History as art

© 2020 Nina Tugarina

It is always a mystery how an artist gets inspiration. It could be a book, a person, an object, or even an historical event. Massachusetts, a state with many historical turning points, has always attracted artists. It is impossible to count how many wonderful pieces of art were dedicated to the Pilgrims’ history.

For my sister Nina Tugarina, an artist who came to the United States with me from Ukraine, the word “Pilgrim” did not ring a bell until she visited Plymouth and Plimoth Plantation. Exploring the Mayflower II, she tried to imagine how people could survive in these small, dark compartments. No privacy, extreme crowding, no fresh water, moldy food, severe storms: while the ship’s adults were used to hardship, the Mayflower children must have felt themselves locked up, dreaming of a new land where they could run and jump again.

Plimoth Plantation, a small village built on the shore, felt quite different from the ship. It was a natural environment in which people live. The village was so real that Nina felt herself in the seventeenth century. It was from this experience that two Pilgrim children, John and Elizabeth, were born in the artist’s imagination.

On the way back home, she put her heavy basket aside, sat on a rock to have some rest, and finally had a minute to eat an apple.

To create real characters Nina immersed herself in Pilgrim everyday life. She tried to find out every detail about Pilgrim children. When she felt that these vague images had begun to transform into real characters she started to sculpt.

All day Elizabeth was helping her mother pick apples. On the way back home, she put her heavy basket aside, sat on a rock to have some rest, and finally had a minute to eat an apple.

Tired of fetching water all morning, John decided that picking apples would be a more pleasant pastime.[1]

Boys and girls inhabited two different worlds, subject to the same hard work and hard life. Now we would say that Pilgrims did not have any mercy toward their children, but it was a necessity to prepare their sons and daughters for adult life. Even working all day kids always found time to play and to play jokes on one another or even to fight. After months spent in narrow Mayflower’s cabins they enjoyed the fresh air in the fields and meadows and were happy.

Mayflower, Plymouth Rock, Wampanoag … are not just words; they are important concepts for Americans. And Pilgrim history always will be a great source of inspiration for new works in all types and genres of art.


[1] This is the artist’s story about John and Elizabeth, but every viewer will have his or her own vision of them.

About Olga Tugarina

Olga Tugarina, originally from Kharkov, Ukraine, was the NEHGS Library Collection Services Assistant until 2020. She received her B.A. in Metallurgical Engineering at Kharkov Polytechnical Institute. She emigrated from Ukraine to America in 1997. In 2016 Olga started her family genealogy, based on her own recollections. Her interests: Arts.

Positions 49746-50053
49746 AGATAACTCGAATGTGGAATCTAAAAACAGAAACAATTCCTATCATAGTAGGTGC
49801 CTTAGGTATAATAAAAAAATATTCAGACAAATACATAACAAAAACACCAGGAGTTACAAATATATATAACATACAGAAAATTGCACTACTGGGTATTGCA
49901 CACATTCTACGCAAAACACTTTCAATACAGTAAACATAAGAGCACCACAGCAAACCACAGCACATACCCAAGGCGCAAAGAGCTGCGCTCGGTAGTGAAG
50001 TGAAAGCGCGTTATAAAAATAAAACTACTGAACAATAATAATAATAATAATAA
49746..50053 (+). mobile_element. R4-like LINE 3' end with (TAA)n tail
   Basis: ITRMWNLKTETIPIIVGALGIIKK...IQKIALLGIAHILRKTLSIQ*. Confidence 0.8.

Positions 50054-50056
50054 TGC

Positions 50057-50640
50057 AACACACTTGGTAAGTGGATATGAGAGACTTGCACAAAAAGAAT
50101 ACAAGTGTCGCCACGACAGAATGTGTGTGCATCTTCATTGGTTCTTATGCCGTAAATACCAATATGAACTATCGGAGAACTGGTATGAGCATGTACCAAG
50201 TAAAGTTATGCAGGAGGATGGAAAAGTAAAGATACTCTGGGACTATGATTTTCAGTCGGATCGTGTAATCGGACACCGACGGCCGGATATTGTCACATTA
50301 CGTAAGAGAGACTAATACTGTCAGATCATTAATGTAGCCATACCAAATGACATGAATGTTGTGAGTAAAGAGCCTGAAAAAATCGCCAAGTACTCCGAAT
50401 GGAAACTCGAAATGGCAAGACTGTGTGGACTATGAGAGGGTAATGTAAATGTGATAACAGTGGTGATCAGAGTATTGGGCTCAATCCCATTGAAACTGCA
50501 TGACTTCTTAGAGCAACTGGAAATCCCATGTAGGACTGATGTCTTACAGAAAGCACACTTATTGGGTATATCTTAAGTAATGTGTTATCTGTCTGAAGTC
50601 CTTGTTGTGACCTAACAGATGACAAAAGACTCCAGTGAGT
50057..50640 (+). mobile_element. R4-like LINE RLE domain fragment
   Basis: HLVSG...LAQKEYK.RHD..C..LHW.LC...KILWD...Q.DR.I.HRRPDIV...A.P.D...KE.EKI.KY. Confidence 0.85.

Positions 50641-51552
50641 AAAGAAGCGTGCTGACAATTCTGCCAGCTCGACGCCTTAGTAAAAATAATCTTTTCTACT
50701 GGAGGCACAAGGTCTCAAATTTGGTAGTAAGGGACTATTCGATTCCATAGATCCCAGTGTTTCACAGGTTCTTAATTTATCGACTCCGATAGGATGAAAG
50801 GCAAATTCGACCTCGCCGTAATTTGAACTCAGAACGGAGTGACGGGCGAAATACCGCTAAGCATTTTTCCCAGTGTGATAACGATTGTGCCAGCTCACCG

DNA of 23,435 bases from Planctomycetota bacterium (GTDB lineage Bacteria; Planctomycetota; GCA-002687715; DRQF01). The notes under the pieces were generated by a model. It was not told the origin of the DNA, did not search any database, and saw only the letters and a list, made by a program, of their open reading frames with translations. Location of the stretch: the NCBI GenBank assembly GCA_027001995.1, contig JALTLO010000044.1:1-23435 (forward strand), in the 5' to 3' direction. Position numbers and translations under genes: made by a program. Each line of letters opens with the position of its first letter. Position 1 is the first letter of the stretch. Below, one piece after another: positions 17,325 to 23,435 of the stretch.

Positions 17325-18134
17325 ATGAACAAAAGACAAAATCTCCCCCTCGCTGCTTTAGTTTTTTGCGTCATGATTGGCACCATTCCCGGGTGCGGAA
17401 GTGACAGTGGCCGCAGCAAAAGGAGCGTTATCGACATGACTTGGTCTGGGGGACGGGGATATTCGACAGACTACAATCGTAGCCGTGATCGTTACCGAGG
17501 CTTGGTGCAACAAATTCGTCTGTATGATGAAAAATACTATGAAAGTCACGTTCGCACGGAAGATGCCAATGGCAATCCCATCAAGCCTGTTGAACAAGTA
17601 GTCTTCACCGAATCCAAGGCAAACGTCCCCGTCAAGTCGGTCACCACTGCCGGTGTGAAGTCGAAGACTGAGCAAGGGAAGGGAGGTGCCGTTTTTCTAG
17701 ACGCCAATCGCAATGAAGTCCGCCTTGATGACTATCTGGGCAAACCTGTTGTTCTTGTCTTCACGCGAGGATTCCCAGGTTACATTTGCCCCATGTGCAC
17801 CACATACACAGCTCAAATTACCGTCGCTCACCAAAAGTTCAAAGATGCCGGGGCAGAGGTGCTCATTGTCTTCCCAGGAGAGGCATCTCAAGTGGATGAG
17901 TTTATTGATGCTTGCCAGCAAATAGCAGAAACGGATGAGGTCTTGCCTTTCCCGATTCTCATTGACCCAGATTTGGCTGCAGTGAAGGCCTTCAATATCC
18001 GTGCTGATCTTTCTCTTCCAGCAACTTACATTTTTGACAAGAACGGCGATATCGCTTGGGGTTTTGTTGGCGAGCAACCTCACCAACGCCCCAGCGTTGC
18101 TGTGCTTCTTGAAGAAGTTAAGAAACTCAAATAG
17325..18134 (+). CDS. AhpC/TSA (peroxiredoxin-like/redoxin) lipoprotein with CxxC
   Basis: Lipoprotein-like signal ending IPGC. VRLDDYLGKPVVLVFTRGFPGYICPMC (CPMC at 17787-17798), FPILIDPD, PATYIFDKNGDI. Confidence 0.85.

11 thoughts on “History as art

  1. Thank you, Olga, for sharing your insights about Nina’s art, learning about the Pilgrims, and sculpting the lovely figures of John and Elizabeth so that their unique story is universal and shared.

  2. I have a collection of dolls that represent Pilgrims and I have shared them with my Cleveland Mayflower chapter and other organizations. Olga, your dolls are beautiful and your attention to detail in costuming is obvious. Thank you!

    1. Thank you so much, Donarita, for your kind words about the dolls! It is most appreciated and encouraging.

  3. The books Sarah Morton’s Day and Samuel Eaton’s Day cover this topic as well. Illustrated with photos taken at Plimouth Plantation, and widely available in public libraries as well as for purchase.

  4. As a descendant of John Howland and Elizabeth Tilley, who came on the Mayflower and married a few years later, I’m going to imagine that these beautiful dolls represent them, even though the dolls do look like children. John was 28 and Elizabeth 13 in 1620.

    1. Ricky, you, Olga, Nina, and others may also enjoy the beautifully illustrated book _The Boy Who Fell Off the Mayflower, or John Howland’s Good Fortune_ by Irish author and illustrator P. J. Lynch.
      https://www.worldcat.org/title/boy-who-fell-off-the-mayflower-or-john-howlands-good-fortune/oclc/915748857 (Click on the preview button to see some of the book.)
      It, too, depicts John as younger than his reported age at death suggests, but it captures the essence of the Mayflower experience very well.

    2. Good Morning, Ricky. I have links in my Family Tree to John Howland and Elizabeth Tilley and many of the Mayflower Passengers and Crew as well. I began my studies of the Pilgrims and the Mayflower and Hilton, Morris and Archibald families in 1954 when I was 14. I am now 80. I spend my days looking into many links to my family ties. I am in a Senior’s Home and I am disabled due to a Car /truck accident. I appreciate so much to find these links to our Family Tree, wherever I can find them. Sincere Best Wishes, Paul Morris Hilton, Harvey Station, New Brunswick, Canada.

    3. Dear Ricky, I enjoyed reading your comments and can say that you are right about the girl’s name. Yes, she was named after Elizabeth Tilley (13) and John was chosen as a typical name for that time period. At first, he was supposed to be Bartholomew Allen (7), but, when he was created, my sister changed her mind, which  is typical for artists. Every piece of art has many stories behind it and every story has a truth. As I wrote in the note: “This is the artist’s story about John and Elizabeth, but every viewer will have his or her own vision of them”.  Thank you for sending your comments.  

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